William Cowper Brann

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Waco citizens were less pleased by his efforts, but Brann and his fellow townspeople lived together in uneasy amity until it came out that a young Brazilian girl being trained as a missionary at Baylor University, a local Baptist college, had gotten pregnant. Baptists and a despoiled innocent—here was a combination which provoked Brann to near-hysteria. Baylor and the “Baylor University stud,” he wrote, would “stink forever in the nostrils of Christendom—it is ‘damned to everlasting fame.’” In issue after issue he attacked the college, throwing the town into a turmoil around him. Accused of being too harsh, he replied, “I have not yet mastered the esoteric of choking a bad dog to death with good butter.” He wouldn’t let the matter drop. A year later he was still printing his hope that the Iconoclast ’s exposé of “Baylor’s criminal carelessness will have a beneficial effect—that henceforth orphan girls will not be ravished on the premises of its president, and that fewer young lady students will be sent home enceinte .”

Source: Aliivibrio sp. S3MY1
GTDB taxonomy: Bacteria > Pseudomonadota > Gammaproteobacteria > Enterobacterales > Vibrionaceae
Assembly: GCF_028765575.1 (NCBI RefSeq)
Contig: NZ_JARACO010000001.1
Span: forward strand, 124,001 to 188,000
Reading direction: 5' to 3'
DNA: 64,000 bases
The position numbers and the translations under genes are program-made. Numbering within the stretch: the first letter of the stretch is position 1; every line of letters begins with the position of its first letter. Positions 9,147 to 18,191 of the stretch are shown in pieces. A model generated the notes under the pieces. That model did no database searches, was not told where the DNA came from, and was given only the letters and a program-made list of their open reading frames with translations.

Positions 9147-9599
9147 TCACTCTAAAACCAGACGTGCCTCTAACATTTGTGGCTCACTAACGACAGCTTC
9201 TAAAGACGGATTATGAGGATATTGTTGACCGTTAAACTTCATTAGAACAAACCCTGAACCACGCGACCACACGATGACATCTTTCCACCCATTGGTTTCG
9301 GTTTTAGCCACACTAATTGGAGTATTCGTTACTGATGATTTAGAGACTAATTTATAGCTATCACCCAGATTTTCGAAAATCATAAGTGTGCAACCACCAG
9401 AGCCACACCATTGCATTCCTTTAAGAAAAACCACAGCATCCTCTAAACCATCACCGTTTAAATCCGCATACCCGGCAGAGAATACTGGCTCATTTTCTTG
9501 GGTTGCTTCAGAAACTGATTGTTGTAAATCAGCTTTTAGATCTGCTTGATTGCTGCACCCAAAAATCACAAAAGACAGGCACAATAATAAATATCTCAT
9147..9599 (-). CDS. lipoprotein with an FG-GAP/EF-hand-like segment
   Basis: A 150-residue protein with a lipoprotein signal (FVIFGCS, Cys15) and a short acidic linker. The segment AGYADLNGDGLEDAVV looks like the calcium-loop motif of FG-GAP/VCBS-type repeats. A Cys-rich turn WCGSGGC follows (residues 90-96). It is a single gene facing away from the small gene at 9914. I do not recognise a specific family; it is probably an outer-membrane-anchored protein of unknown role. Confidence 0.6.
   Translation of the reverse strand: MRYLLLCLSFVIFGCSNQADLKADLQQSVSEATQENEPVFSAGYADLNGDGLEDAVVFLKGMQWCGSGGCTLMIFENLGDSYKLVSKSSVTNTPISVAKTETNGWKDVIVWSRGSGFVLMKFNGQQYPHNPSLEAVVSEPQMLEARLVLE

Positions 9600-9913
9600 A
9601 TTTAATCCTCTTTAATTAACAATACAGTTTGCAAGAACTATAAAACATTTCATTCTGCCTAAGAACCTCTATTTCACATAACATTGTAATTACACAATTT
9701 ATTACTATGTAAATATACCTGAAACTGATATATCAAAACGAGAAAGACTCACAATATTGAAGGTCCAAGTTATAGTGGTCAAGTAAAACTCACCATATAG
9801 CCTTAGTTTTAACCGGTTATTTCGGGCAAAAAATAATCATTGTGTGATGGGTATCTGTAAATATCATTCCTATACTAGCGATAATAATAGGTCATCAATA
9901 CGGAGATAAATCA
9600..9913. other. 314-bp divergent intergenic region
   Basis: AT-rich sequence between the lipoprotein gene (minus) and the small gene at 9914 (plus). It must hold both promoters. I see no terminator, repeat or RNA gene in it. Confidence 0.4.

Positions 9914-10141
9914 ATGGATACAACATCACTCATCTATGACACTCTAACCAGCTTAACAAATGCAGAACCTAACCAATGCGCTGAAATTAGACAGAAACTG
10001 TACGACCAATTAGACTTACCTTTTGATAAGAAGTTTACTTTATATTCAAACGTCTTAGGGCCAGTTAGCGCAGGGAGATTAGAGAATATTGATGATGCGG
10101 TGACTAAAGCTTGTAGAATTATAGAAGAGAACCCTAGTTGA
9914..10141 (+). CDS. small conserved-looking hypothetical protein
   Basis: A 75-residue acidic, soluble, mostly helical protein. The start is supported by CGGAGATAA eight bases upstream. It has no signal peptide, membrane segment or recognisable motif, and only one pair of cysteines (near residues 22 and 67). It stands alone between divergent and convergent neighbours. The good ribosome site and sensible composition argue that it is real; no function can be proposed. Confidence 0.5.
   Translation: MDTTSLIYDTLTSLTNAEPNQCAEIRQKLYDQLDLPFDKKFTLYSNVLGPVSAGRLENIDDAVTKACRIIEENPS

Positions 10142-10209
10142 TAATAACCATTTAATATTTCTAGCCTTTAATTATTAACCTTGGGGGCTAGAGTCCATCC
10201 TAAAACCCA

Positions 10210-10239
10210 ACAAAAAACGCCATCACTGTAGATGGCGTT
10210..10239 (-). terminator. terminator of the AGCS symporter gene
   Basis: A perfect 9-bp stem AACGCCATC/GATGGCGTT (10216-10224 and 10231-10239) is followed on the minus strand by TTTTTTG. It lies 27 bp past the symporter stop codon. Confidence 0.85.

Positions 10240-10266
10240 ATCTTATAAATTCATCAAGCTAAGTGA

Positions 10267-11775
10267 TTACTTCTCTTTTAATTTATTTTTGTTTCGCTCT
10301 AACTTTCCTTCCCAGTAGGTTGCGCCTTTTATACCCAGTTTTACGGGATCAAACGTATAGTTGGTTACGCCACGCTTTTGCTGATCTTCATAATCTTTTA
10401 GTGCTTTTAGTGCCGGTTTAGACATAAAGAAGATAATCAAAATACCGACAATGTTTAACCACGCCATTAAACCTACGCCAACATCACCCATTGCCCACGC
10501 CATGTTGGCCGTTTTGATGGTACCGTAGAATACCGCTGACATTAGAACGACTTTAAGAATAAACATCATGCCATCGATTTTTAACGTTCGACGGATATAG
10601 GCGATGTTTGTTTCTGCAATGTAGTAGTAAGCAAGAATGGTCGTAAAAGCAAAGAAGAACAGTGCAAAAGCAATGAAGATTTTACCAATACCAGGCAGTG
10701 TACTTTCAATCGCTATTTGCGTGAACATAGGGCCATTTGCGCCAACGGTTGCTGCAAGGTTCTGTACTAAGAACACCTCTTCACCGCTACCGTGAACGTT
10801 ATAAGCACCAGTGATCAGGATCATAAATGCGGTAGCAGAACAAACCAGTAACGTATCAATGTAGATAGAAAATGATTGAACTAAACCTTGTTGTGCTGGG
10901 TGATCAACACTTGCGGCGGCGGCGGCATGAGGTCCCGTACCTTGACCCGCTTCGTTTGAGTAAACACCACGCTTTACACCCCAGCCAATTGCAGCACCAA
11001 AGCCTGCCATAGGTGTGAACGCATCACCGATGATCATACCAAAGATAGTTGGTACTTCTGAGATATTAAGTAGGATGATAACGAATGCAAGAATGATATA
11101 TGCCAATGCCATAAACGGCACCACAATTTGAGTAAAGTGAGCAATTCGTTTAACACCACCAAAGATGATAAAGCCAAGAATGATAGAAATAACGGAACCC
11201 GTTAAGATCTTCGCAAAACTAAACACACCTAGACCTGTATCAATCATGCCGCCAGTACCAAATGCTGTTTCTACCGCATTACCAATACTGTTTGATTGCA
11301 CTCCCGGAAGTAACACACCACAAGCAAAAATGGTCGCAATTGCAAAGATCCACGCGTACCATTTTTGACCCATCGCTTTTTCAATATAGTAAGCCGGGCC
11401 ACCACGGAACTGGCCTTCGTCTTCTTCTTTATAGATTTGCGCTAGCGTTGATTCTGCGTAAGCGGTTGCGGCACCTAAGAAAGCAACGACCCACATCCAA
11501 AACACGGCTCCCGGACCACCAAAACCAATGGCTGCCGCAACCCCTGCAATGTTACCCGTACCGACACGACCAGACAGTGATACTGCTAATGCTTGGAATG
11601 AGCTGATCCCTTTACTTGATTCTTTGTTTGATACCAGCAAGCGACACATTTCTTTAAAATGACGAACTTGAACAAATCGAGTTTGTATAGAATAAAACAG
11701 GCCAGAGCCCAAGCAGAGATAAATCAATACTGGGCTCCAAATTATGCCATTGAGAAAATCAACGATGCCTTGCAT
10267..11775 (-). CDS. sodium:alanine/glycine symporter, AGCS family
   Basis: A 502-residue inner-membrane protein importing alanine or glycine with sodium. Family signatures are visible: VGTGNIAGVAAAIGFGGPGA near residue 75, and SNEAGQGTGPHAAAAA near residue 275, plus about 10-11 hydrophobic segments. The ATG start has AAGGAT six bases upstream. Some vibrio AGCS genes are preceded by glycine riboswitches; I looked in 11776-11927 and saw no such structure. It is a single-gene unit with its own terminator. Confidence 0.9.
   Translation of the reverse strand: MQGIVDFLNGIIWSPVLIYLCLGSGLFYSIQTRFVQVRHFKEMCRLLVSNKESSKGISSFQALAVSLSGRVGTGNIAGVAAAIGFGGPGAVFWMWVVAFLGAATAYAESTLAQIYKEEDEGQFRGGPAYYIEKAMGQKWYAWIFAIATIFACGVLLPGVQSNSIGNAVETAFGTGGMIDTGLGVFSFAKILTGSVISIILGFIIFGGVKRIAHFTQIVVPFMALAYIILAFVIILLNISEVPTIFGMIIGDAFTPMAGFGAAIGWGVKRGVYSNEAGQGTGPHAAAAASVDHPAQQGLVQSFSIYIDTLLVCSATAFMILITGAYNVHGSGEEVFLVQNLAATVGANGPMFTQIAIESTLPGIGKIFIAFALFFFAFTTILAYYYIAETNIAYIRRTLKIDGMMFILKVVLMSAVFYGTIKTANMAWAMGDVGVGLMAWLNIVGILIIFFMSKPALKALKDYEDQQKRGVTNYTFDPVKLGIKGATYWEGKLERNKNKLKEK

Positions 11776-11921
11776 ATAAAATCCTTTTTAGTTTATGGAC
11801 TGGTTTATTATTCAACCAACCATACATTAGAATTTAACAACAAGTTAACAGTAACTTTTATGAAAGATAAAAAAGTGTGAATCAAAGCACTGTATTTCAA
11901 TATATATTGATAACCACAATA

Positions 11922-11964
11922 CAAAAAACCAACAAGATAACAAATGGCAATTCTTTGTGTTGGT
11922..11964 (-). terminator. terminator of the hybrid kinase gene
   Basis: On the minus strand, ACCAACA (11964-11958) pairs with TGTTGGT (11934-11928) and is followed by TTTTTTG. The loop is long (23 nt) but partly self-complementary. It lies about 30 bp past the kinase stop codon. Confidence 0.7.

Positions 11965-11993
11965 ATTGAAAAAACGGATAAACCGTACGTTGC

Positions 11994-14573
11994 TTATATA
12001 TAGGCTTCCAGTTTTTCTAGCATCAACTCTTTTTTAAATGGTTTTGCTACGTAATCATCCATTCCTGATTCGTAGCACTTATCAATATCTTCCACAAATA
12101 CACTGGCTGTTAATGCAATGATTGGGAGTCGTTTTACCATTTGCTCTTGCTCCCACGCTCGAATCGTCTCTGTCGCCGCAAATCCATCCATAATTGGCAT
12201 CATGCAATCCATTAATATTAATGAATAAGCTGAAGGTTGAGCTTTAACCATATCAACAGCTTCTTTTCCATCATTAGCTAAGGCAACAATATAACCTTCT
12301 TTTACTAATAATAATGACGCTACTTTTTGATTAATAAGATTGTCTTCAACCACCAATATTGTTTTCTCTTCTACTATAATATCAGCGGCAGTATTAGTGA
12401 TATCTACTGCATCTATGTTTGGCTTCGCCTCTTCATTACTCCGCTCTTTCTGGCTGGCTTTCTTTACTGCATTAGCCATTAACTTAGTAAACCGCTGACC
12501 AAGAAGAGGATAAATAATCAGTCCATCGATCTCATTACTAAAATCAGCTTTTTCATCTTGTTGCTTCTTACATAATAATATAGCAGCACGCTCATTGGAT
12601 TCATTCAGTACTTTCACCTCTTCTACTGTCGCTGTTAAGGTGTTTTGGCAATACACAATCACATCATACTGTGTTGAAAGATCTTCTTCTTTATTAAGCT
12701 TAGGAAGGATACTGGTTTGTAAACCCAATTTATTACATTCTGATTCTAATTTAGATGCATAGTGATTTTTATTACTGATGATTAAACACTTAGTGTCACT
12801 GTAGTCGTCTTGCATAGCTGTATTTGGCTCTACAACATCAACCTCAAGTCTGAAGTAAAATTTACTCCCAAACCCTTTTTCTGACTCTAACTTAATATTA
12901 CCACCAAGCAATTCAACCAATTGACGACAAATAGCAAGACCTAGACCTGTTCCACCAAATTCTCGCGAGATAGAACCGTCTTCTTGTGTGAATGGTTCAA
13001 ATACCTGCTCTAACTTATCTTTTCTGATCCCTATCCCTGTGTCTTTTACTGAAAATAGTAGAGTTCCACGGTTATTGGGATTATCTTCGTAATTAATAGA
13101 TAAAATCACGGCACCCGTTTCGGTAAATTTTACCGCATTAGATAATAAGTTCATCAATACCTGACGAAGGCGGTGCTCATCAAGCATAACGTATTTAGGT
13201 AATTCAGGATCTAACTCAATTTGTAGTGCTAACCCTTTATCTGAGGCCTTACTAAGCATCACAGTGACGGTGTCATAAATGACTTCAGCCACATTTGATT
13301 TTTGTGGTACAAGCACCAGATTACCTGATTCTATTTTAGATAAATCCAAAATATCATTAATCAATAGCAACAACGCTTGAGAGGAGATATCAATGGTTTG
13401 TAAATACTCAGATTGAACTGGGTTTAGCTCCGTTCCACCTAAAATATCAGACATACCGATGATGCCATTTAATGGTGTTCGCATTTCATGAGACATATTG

By this time he was starting to receive threats on his life, and he took to practicing with a revolver in the woods behind his home. On April 1,1898, he was walking through Waco when Captain T. E. Davis, a patron of the school, passed by him, then turned, shouted, “You damned son-of-a-bitch!” and shot Brann in the back. Brann drew his own pistol and emptied it into Davis. Davis lived on until the next afternoon; Brann died that night.

He was buried in Oakwood Cemetery beneath an elaborate marble monument that bore a lamp labeled “Truth” and his carved profile. It would surely have given the polemicist a measure of bleak satisfaction to know that, a few weeks after the burial, someone crept into the cemetery and—cheated of a living target—blew a chunk out of the stone forehead.